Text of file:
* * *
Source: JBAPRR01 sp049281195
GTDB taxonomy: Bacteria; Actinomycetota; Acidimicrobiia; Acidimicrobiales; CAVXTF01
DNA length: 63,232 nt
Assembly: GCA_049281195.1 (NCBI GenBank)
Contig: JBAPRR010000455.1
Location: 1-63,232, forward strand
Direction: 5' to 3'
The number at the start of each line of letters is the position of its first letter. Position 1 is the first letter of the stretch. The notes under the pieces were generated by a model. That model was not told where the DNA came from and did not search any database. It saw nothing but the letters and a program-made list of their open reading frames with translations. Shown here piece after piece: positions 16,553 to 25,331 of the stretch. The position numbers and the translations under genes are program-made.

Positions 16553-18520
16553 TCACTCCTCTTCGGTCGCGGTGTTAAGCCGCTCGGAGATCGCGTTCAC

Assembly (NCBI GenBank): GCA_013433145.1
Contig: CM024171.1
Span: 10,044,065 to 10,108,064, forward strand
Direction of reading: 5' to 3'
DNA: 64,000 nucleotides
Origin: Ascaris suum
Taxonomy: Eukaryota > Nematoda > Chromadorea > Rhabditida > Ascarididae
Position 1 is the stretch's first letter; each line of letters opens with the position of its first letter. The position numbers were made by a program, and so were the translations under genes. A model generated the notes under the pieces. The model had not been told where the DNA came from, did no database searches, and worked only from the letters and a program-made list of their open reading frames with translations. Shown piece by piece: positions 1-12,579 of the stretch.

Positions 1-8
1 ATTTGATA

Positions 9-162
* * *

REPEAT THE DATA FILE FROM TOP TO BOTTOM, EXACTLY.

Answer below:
Source: JBAPRR01 sp049281195
GTDB taxonomy: Bacteria; Actinomycetota; Acidimicrobiia; Acidimicrobiales; CAVXTF01
DNA length: 63,232 nt
Assembly: GCA_049281195.1 (NCBI GenBank)
Contig: JBAPRR010000455.1
Location: 1-63,232, forward strand
Direction: 5' to 3'
The number at the start of each line of letters is the position of its first letter. Position 1 is the first letter of the stretch. The notes under the pieces were generated by a model. That model was not told where the DNA came from and did not search any database. It saw nothing but the letters and a program-made list of their open reading frames with translations. Shown here piece after piece: positions 16,553 to 25,331 of the stretch. The position numbers and the translations under genes are program-made.

Positions 16553-18520
16553 TCACTCCTCTTCGGTCGCGGTGTTAAGCCGCTCGGAGATCGCGTTCAC

Assembly (NCBI GenBank): GCA_013433145.1
Contig: CM024171.1
Span: 10,044,065 to 10,108,064, forward strand
Direction of reading: 5' to 3'
DNA: 64,000 nucleotides
Origin: Ascaris suum
Taxonomy: Eukaryota > Nematoda > Chromadorea > Rhabditida > Ascarididae
Position 1 is the stretch's first letter; each line of letters opens with the position of its first letter. The position numbers were made by a program, and so were the translations under genes. A model generated the notes under the pieces. The model had not been told where the DNA came from, did no database searches, and worked only from the letters and a program-made list of their open reading frames with translations. Shown piece by piece: positions 1-12,579 of the stretch.

Positions 1-8
1 ATTTGATA

Positions 9-162